UW-Stevens Point Knows How to Play Fair Trade
Photo courtesy of VendingMarketWatch.com.

UW-Stevens Point Knows How to Play Fair Trade

Last week, the Office of Sustainability finished the last act to designate the University of Wisconsin-Stevens Point as a fair trade university.

The definition of fair trade, according to the World Fair Trade Organization, is a product partnership that is beneficial to the trade itself, workers involved and the environment.

In partnership with the Student Government Association and Students for Sustainability, the actions to qualify for a designated fair trade campus were completed last week. The award was through Fair Trade Campaigns.

To qualify for designation, a campus must provide at least two fair trade options at every vending location, host at least two educational events a semester and have offices support fair trade items.

All requirements were filled last week when chancellor Patterson started serving fair trade coffee in his office.

Justin Seis, projects coordinator at the Office of Sustainability, said the process to becoming fair trade began years ago with a survey through Students for Sustainability. Together, along with other clubs, they put in the effort to make sure enough items were sold at vendors and educational programs were in place.

Robert Abrahamian, senior water resources major and environmental and sustainability director for the Student Government Association, said, “The biggest thing was connecting with the vendors to make sure they could offer some of these products.”

The university bookstore is now selling fair trade cotton shirts, chocolate and accessories. The CPS Café uses fair trade ingredients and sells fair trade coffee and tea.

Dining services and the Brewhaus are also supplying at least the minimum requirement of two fair trade items. Different faculty and student groups are additionally involved, both in curriculum and in activities.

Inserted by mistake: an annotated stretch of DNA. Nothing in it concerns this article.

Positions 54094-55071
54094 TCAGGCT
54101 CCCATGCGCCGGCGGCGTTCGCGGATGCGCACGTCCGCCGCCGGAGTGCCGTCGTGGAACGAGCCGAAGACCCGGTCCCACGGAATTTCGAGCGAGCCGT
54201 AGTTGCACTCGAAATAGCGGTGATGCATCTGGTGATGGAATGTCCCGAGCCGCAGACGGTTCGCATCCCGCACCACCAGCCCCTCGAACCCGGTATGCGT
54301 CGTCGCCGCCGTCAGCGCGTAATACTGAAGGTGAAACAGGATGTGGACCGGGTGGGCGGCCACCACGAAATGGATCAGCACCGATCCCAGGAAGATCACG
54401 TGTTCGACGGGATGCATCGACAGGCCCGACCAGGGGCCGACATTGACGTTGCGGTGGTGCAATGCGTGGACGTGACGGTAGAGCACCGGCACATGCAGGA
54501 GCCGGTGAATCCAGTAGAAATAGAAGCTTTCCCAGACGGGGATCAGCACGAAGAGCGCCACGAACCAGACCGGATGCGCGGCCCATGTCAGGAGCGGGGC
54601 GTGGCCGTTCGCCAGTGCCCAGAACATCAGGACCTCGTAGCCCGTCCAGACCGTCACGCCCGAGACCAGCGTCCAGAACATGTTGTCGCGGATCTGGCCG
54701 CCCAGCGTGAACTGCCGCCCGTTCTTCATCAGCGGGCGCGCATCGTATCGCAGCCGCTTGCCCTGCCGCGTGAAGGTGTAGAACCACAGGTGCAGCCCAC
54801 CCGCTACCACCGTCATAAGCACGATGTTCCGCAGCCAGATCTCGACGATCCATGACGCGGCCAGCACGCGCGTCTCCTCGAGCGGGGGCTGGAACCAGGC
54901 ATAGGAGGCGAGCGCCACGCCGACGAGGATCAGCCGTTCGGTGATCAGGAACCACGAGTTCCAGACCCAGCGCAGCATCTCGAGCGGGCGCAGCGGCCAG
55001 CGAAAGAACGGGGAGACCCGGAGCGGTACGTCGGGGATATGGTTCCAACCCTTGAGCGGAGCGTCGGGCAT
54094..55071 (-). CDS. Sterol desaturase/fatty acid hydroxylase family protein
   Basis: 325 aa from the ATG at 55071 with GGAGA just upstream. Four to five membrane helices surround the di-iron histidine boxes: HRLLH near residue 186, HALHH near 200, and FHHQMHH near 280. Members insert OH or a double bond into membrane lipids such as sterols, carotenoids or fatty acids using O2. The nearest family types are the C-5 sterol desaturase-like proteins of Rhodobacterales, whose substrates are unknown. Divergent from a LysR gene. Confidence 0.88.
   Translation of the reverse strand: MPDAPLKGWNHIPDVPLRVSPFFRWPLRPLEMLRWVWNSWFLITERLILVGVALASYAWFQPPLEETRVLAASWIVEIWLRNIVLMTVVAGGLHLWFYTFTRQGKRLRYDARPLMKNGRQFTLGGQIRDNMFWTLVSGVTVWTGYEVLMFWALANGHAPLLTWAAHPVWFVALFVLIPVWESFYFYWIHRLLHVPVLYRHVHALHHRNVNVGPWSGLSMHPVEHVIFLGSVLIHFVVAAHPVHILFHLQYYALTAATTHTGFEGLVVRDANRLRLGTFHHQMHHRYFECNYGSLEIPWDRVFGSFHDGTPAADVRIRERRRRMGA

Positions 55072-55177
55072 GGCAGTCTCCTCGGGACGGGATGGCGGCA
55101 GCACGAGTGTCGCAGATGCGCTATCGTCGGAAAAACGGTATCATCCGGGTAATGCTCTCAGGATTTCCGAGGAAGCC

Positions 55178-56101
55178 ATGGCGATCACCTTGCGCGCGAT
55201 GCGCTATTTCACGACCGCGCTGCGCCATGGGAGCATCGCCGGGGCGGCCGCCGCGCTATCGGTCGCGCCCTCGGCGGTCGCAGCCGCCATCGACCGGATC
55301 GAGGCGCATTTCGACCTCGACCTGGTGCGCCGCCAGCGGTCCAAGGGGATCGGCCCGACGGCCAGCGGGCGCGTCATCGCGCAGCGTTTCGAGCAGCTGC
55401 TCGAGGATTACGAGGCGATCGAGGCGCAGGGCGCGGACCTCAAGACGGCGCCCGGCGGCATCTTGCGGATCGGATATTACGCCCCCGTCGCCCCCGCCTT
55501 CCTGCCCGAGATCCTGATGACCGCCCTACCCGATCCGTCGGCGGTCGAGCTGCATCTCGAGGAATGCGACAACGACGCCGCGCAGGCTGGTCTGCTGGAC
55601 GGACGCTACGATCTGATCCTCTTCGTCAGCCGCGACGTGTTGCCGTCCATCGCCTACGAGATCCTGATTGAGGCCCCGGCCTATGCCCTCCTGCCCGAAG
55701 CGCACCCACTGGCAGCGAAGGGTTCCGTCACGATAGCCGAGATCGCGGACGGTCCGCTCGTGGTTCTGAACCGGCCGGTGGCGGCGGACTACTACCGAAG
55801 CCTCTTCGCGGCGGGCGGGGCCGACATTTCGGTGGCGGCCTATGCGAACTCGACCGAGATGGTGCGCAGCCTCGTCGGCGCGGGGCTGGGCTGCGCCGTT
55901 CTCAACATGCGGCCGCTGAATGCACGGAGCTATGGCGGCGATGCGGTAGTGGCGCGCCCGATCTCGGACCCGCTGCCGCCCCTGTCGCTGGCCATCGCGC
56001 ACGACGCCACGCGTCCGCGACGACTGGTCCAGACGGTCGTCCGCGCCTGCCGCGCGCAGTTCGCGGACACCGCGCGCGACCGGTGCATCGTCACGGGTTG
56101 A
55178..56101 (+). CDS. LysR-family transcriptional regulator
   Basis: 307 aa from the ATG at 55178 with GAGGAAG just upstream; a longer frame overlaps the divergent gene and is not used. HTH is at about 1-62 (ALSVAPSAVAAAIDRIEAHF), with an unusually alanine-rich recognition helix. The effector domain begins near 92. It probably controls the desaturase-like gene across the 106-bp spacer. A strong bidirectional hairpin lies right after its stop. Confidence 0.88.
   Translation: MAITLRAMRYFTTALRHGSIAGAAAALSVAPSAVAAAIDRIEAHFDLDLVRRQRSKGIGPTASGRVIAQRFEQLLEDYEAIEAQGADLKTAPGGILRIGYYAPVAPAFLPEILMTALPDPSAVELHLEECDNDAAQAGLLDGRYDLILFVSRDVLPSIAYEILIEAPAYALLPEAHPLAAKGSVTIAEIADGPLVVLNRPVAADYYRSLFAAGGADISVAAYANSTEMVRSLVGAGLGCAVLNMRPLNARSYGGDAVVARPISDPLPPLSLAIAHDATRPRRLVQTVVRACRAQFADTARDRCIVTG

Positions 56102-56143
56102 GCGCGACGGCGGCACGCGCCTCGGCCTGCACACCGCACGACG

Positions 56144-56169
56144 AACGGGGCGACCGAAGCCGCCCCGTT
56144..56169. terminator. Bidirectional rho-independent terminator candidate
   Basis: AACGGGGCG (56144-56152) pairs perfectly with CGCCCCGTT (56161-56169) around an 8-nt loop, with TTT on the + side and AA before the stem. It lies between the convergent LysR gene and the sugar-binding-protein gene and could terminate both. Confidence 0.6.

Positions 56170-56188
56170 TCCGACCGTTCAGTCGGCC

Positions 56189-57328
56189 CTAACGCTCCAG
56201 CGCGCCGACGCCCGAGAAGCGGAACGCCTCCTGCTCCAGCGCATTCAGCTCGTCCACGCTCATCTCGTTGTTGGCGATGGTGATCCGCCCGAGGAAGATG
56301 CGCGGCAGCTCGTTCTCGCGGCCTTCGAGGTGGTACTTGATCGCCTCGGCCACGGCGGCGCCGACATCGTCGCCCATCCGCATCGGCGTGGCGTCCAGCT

“It’s showing that they are advocates for ethical treatment of workers in a sustainable fashion that also creates great products,” said Alex Thomas, senior waste management and biology major and caucus chair for the College of Natural Resources.

The legislation was passed through student government to maintain the fair trade standard. The legislation was written by Seis, Thomas, and Shaun Piette, senior natural resource planner and treasurer for Students for Sustainability.

“Being designated is a large step but a first step, in that it’ll become more institutionalized once we have the designation,” Thomas said.

The three offices that utilize fair trade items are the Office of Sustainability, Student Government Alliance and the chancellor’s office.

The chancellor was enthusiastic with the idea of a fair trade campus.

“We sent him an email and he was on board right away,” Seis said.

Seis spoke with the head of University Involvement in the Fair Trade Campaign on Friday after chancellor Patterson’s final step. This finalized the designation and allowed the campus to receive its certificate of recognition.

The fair trade committee in charge of keeping the designation for years to come involves the projects coordinator for the Office of Sustainability, the environmental and sustainability affairs director of the Student Government Association and some representatives of Students for Sustainability.

UW-Oshkosh was the first declared fair trade university in the state and the country, and UW-Stevens Point is the second university in the state and 39th university in the country to be awarded this designation.

Alexa Dickson
News Editor

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